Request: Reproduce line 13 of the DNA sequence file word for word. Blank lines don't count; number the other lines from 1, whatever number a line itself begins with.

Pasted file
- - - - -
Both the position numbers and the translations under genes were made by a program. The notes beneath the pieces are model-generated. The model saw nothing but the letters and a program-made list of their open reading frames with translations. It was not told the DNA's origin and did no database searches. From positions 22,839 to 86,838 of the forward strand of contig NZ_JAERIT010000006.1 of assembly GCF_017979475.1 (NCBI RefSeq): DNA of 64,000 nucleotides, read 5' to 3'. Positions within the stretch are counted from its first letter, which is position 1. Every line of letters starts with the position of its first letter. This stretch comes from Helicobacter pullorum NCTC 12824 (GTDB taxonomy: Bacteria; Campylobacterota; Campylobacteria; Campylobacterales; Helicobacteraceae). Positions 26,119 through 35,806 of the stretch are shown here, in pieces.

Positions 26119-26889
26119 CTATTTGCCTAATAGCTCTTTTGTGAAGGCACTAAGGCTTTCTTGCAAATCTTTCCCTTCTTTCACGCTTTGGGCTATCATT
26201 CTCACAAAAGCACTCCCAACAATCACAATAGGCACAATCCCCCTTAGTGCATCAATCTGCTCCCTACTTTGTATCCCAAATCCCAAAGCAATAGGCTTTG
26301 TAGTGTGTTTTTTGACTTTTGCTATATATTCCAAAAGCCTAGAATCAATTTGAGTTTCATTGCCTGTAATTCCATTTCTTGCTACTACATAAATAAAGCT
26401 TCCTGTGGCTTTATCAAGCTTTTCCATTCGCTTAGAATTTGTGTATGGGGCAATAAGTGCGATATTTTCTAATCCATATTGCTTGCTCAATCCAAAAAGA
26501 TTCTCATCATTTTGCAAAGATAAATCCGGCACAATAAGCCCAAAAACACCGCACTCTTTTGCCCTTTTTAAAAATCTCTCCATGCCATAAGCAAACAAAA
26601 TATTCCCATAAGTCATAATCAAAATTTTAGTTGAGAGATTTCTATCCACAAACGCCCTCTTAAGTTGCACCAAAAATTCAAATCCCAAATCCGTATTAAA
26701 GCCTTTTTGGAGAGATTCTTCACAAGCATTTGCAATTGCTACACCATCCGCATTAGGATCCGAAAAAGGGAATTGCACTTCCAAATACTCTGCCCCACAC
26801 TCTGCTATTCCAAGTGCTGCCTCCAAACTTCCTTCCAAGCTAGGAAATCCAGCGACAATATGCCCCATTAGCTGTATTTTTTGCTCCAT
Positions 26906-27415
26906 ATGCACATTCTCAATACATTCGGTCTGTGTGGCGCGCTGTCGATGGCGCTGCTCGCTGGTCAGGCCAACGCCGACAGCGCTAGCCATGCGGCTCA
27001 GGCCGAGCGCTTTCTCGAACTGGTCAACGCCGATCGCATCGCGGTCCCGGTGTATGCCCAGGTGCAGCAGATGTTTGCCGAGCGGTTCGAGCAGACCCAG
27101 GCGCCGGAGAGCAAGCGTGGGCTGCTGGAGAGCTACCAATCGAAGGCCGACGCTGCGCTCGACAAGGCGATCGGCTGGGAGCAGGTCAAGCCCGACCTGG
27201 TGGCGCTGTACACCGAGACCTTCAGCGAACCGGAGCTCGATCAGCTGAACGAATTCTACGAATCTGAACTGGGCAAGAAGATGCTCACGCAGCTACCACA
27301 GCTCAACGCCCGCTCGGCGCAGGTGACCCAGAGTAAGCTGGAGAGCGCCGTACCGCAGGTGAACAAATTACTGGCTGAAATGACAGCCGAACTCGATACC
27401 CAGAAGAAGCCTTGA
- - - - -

27001 GGCCGAGCGCTTTCTCGAACTGGTCAACGCCGATCGCATCGCGGTCCCGGTGTATGCCCAGGTGCAGCAGATGTTTGCCGAGCGGTTCGAGCAGACCCAG